Dental implants are a remarkable advancement in dental research. They resemble natural teeth, are extremely sturdy, require the same maintenance as natural teeth and often can last a person’s lifetime. Dental implants are defined as “permanent fixtures of titanium posts anchored to the jawbone and topped with individual replacement teeth or a bridge that screws or cements into the post.” Dental implants got their start in Sweden but the technology and materials that are being used in North America today have been successfully used in European countries for the past thirty years.
The success rate for both upper and lower implants is extremely high. For instance, lower implants have the highest success rate at 98 percent while for upper implants it is 91 percent. However there are some adverse effects that are associated with dental implants although the good news is that there is not that many. Let’s take a look at some of them.
Sometimes dental implant surgery fails because of bacterial contamination that is to be found at the site of the implants. If the area is not adequately cleaned beforehand then this is likely to occur. In order to decrease the chance of infection occurring following the surgery, patients are often prescribed one or a variety of prophylactic systemic antibiotics. The use of antibiotics in some individuals can cause its share of adverse effects ranging from diarrhea and vomiting to more serious allergic reactions that require immediate medical attention. With the use of antibiotics comes a concern about bacteria that is antibiotic-resistant. Tests are ongoing to determine to what extent antibiotics are necessary where dental implant surgery is concerned. This issue is somewhat of a controversial one as some patients seem to benefit from the use of antibiotics after surgery while others find it a hindrance to healing and ushers in a host of other adverse side effects. Some researchers believe that prophylactic antibiotics are very effective in reducing the incidence of dental implant failures while others are still not sure. New research into these health issues is being undertaken all of the time.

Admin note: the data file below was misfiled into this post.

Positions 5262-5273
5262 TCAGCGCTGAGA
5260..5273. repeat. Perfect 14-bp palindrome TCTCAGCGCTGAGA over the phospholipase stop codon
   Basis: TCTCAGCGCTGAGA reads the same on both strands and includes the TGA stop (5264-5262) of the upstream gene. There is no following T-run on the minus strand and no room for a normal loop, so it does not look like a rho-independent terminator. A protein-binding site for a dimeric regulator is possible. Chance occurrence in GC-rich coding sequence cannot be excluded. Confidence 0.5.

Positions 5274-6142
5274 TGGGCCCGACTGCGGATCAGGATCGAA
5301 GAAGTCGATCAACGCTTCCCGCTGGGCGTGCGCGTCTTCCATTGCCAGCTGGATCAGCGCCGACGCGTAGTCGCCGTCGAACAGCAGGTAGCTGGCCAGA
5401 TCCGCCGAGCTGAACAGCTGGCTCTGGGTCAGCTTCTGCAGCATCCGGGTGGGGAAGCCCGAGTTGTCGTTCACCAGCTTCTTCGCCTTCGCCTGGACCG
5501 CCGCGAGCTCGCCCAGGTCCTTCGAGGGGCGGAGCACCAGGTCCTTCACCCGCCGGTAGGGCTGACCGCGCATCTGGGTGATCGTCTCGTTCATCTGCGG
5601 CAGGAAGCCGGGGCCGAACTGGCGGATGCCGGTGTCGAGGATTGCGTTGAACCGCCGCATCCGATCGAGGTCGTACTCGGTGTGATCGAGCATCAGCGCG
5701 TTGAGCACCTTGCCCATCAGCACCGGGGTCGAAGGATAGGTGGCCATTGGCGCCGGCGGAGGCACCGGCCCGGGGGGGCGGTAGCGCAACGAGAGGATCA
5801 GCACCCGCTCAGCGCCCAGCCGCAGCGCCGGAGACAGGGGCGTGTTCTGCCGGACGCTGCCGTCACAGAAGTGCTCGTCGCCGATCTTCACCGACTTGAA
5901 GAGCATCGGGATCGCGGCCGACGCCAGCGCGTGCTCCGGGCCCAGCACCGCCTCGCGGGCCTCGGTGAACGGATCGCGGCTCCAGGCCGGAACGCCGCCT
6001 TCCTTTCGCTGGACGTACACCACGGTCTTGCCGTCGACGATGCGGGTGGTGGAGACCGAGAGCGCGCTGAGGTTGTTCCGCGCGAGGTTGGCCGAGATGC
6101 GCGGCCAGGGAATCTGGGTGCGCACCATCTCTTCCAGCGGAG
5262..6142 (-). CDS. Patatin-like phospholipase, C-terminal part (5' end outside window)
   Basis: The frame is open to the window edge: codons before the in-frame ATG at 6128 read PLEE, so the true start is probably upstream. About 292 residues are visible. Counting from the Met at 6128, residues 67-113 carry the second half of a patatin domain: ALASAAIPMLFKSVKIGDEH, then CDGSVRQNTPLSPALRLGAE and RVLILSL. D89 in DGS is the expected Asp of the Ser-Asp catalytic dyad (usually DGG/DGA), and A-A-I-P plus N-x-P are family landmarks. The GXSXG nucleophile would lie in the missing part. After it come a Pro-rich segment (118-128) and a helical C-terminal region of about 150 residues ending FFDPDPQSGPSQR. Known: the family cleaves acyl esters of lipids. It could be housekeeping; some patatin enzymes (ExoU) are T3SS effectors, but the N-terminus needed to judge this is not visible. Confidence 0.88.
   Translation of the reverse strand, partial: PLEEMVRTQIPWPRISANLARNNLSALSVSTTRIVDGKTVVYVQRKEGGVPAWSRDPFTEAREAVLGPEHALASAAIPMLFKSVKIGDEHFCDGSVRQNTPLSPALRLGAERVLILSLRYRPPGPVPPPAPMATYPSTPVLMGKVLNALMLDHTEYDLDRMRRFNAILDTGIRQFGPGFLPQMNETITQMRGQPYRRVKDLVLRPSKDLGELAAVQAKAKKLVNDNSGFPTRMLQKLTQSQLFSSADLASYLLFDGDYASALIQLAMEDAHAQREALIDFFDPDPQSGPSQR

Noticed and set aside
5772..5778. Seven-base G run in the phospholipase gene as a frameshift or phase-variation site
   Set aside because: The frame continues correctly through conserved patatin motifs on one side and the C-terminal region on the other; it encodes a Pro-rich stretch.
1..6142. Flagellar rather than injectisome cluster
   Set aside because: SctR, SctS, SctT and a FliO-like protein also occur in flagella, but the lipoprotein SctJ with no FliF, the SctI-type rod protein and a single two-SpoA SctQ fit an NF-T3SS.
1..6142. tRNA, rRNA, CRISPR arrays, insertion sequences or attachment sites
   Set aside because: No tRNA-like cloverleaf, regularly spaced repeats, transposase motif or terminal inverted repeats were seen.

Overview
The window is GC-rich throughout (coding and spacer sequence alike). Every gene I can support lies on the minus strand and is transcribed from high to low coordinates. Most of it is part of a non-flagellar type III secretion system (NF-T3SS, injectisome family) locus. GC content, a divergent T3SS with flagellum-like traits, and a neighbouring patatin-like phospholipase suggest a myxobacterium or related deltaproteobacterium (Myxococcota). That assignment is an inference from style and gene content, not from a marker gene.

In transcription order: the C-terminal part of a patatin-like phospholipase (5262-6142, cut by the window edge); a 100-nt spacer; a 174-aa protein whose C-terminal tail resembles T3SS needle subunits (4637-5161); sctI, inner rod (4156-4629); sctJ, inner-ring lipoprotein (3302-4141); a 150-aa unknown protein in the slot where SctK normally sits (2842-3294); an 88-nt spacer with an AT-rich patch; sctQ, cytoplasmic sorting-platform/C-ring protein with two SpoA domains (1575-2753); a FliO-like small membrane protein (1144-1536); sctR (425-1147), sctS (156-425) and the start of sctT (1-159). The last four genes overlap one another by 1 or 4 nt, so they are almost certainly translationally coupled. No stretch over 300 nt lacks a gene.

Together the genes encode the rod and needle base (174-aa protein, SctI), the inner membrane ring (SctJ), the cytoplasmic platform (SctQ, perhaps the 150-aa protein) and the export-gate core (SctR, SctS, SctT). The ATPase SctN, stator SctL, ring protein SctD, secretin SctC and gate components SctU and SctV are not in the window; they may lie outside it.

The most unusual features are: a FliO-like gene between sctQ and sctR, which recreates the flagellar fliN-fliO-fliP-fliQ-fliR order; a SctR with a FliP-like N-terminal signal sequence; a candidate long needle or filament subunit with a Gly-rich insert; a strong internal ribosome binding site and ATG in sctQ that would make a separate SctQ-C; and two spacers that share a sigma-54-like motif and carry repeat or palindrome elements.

Some individuals are more likely to develop infections after surgery than are others because of a comprised immune system or a metabolic disease, such as those with diabetes. Other people prone to infection following surgery include people who are at risk of, or who have a past history of, heart related infections (or endocarditis) and those who have had radiotherapy either in the area of their head or neck. Patients with any of the above conditions are often administered preoperative antibiotics before the dental implant surgery is undertaken.
Other adverse effects of having dental implants placed in one’s mouth include the discomfort, bruising and swelling that often occurs afterwards. No two people have all of the same adverse effect postoperative but most people will experience a small extent of at least one of them. Sometimes the dental implants do not integrate to a patient’s mouth. This is another way of saying that the surgery can be a total flop. The failure of surgery can depend on a number of factors but the most common ones have to do with the type of implants that are used as well as the general health of the patient getting the surgery. As a general rule, the better health a person is in, the more likely that the surgery will be a success.